Interesting list of distributed key-value stores,

Perhaps you’re considering using a dedicated key-value or document store instead of a traditional relational database. Reasons for this might include:

  1. You’re suffering from Cloud-computing Mania.
  2. You need an excuse to ‘get your Erlang on’
  3. You heard CouchDB was cool.
  4. You hate MySQL, and although PostgreSQL is much better, it still doesn’t have decent replication. There’s no chance you’re buying Oracle licenses.
  5. Your data is stored and retrieved mainly by primary key, without complex joins.
  6. You have a non-trivial amount of data, and the thought of managing lots of RDBMS shards and replication failure scenarios gives you the fear.

Whatever your reasons, there are a lot of options to chose from. At we do a lot of batch computation in Hadoop, then dump it out to other machines where it’s indexed and served up over HTTP and Thrift as an internal service (stuff like ‘most popular songs in London, UK this week’ etc). Presently we’re using a home-grown index format which points into large files containing lots of data spanning many keys, similar to the Haystack approach mentioned in this article about Facebook photo storage. It works, but rather than build our own replication and partitioning system on top of this, we are looking to potentially replace it with a distributed, resilient key-value store for reasons 4, 5 and 6 above.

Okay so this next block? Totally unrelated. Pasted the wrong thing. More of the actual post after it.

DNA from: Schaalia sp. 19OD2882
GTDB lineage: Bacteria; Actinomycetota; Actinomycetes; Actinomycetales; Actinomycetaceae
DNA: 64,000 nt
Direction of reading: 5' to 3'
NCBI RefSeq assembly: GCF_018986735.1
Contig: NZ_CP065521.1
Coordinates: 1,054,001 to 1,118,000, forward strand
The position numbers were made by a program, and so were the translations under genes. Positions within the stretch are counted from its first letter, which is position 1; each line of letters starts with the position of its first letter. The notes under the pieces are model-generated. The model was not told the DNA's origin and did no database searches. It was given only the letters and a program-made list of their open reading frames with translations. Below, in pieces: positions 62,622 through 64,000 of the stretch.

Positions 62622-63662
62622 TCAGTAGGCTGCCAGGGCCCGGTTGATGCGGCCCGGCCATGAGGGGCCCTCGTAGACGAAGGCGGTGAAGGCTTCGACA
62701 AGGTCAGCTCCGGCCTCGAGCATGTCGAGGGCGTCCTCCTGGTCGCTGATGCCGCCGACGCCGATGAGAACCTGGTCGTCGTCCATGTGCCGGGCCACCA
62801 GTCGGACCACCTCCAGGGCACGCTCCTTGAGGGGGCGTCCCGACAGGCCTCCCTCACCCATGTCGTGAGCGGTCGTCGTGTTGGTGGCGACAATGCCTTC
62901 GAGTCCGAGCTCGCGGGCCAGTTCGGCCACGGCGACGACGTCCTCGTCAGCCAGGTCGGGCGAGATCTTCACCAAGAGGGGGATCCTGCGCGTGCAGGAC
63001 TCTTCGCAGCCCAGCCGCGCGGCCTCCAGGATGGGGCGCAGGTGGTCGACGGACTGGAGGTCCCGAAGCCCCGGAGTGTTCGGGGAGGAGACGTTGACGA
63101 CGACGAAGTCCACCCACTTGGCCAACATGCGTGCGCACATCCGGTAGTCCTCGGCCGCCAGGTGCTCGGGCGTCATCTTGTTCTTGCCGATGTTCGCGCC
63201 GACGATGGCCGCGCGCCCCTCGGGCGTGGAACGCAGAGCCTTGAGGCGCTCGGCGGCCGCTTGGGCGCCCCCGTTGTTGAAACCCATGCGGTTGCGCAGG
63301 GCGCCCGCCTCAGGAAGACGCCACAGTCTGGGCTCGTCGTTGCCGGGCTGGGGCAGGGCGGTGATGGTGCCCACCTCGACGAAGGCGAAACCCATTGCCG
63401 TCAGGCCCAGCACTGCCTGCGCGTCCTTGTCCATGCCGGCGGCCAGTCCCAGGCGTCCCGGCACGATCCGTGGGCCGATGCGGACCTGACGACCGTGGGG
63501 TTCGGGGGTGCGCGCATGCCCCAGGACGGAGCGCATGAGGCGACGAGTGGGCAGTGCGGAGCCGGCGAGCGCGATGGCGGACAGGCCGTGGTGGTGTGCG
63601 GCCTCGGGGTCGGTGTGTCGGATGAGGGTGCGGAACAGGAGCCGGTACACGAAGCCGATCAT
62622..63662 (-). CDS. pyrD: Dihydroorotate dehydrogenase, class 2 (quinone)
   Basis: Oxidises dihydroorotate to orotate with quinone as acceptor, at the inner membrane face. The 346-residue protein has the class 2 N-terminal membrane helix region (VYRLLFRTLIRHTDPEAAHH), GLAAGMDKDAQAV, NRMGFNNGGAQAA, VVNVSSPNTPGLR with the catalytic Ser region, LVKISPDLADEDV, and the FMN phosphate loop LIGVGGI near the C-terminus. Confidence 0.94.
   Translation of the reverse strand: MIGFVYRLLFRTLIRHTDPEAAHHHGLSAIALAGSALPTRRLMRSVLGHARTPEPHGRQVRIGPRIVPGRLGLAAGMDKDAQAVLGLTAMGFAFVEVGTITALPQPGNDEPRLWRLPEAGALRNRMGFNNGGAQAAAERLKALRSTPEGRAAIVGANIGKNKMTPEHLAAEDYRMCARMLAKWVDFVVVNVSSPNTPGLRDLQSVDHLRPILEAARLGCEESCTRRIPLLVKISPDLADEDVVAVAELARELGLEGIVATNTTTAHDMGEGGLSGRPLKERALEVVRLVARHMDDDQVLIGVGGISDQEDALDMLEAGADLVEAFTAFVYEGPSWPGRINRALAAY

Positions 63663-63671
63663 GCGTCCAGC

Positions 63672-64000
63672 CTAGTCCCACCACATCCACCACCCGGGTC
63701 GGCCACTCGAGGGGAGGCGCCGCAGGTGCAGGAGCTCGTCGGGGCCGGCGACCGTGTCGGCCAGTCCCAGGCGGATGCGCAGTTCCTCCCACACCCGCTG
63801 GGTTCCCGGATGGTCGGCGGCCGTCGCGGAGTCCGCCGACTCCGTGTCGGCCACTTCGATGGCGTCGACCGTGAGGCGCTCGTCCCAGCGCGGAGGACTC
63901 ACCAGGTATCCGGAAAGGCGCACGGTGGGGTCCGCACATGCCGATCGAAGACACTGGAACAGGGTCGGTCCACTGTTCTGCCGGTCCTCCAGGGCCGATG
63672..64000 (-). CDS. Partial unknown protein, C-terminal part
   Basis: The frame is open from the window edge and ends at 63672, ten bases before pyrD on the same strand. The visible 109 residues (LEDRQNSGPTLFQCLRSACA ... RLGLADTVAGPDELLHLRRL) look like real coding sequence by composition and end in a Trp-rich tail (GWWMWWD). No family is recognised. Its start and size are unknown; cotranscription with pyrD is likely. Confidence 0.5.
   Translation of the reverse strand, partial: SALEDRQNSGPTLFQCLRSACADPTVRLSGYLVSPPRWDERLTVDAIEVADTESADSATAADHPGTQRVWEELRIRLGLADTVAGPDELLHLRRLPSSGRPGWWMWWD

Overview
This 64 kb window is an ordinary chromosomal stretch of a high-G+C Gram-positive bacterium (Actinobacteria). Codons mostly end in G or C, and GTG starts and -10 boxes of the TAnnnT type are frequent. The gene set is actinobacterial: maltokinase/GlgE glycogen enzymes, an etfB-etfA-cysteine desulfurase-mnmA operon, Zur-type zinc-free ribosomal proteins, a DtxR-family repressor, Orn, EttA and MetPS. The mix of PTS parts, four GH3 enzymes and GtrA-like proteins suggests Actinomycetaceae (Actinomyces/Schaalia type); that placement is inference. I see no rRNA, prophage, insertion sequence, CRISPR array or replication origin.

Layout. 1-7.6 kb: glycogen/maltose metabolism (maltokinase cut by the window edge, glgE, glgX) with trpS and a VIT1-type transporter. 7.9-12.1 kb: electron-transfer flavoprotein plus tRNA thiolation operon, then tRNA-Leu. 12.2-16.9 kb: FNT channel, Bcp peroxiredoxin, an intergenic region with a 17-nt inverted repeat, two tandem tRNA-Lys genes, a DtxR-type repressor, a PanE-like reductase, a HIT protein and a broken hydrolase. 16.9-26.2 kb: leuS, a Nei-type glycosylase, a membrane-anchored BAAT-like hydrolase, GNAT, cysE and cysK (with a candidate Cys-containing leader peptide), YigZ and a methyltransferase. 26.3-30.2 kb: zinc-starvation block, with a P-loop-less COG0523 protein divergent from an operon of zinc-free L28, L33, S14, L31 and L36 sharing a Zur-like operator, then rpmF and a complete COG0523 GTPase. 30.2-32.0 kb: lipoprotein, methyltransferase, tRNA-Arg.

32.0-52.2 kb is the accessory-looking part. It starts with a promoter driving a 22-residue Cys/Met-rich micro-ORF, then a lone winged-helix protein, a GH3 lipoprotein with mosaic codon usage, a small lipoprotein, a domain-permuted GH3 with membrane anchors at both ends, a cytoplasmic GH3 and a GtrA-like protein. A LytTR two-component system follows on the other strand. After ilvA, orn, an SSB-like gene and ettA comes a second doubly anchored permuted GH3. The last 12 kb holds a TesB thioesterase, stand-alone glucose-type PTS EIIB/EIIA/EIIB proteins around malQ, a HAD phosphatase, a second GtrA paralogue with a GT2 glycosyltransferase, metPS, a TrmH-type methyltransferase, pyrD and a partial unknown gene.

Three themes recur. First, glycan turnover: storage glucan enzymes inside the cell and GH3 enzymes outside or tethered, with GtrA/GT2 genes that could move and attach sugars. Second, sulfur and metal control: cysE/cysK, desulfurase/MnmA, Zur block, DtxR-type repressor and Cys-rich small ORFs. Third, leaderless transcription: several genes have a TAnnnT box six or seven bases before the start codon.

At Feedster we used MySQL initially as an RDBMS and quickly switched to using it pretty much as a key-value store. This is a little simplistic in fact, we did run selects to gather multiple tuples, but we eschewed anything more complex than a simple select … from table where … (basically single table selects.)

I am not ready to jump ship to an Anti-RDBMS just yet, I still need to be able to get multiple tuples containing a specific indexed value, so select … from table where … is still something that is required.


2 Responses to Anti-RDBMS

  1. Mihaï says:

    About Vertica what do you think?

  2. I only know what is published on their website and it looks interesting, though it seems to be geared towards analytics rather than storage which is what the products listed on the post I refer to deal with.

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